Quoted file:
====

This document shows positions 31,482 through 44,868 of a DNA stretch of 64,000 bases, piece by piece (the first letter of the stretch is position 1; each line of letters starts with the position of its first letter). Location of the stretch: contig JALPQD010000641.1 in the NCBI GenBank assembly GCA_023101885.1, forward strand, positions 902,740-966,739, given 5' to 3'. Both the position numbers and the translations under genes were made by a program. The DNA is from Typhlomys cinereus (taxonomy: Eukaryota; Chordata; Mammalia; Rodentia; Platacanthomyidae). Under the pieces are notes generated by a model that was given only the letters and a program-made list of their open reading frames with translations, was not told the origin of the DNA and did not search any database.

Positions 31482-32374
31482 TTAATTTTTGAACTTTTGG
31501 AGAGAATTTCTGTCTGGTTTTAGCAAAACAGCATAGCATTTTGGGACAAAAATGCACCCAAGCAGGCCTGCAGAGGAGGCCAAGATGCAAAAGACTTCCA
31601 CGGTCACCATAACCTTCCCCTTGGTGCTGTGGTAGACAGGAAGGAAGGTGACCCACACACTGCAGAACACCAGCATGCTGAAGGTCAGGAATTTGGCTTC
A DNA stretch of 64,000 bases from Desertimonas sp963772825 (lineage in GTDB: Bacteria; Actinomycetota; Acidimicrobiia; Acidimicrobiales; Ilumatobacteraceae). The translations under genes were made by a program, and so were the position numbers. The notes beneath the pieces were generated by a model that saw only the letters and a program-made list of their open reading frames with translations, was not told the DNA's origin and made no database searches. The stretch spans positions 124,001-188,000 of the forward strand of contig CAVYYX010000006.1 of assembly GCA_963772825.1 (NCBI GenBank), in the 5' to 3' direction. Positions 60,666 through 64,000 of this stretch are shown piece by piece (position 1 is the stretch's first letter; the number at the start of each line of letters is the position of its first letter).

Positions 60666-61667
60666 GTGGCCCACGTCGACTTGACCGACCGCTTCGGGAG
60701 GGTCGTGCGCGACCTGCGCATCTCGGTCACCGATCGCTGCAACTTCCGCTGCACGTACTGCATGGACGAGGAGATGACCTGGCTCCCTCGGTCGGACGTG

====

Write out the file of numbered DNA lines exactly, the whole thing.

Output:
This document shows positions 31,482 through 44,868 of a DNA stretch of 64,000 bases, piece by piece (the first letter of the stretch is position 1; each line of letters starts with the position of its first letter). Location of the stretch: contig JALPQD010000641.1 in the NCBI GenBank assembly GCA_023101885.1, forward strand, positions 902,740-966,739, given 5' to 3'. Both the position numbers and the translations under genes were made by a program. The DNA is from Typhlomys cinereus (taxonomy: Eukaryota; Chordata; Mammalia; Rodentia; Platacanthomyidae). Under the pieces are notes generated by a model that was given only the letters and a program-made list of their open reading frames with translations, was not told the origin of the DNA and did not search any database.

Positions 31482-32374
31482 TTAATTTTTGAACTTTTGG
31501 AGAGAATTTCTGTCTGGTTTTAGCAAAACAGCATAGCATTTTGGGACAAAAATGCACCCAAGCAGGCCTGCAGAGGAGGCCAAGATGCAAAAGACTTCCA
31601 CGGTCACCATAACCTTCCCCTTGGTGCTGTGGTAGACAGGAAGGAAGGTGACCCACACACTGCAGAACACCAGCATGCTGAAGGTCAGGAATTTGGCTTC
A DNA stretch of 64,000 bases from Desertimonas sp963772825 (lineage in GTDB: Bacteria; Actinomycetota; Acidimicrobiia; Acidimicrobiales; Ilumatobacteraceae). The translations under genes were made by a program, and so were the position numbers. The notes beneath the pieces were generated by a model that saw only the letters and a program-made list of their open reading frames with translations, was not told the DNA's origin and made no database searches. The stretch spans positions 124,001-188,000 of the forward strand of contig CAVYYX010000006.1 of assembly GCA_963772825.1 (NCBI GenBank), in the 5' to 3' direction. Positions 60,666 through 64,000 of this stretch are shown piece by piece (position 1 is the stretch's first letter; the number at the start of each line of letters is the position of its first letter).

Positions 60666-61667
60666 GTGGCCCACGTCGACTTGACCGACCGCTTCGGGAG
60701 GGTCGTGCGCGACCTGCGCATCTCGGTCACCGATCGCTGCAACTTCCGCTGCACGTACTGCATGGACGAGGAGATGACCTGGCTCCCTCGGTCGGACGTG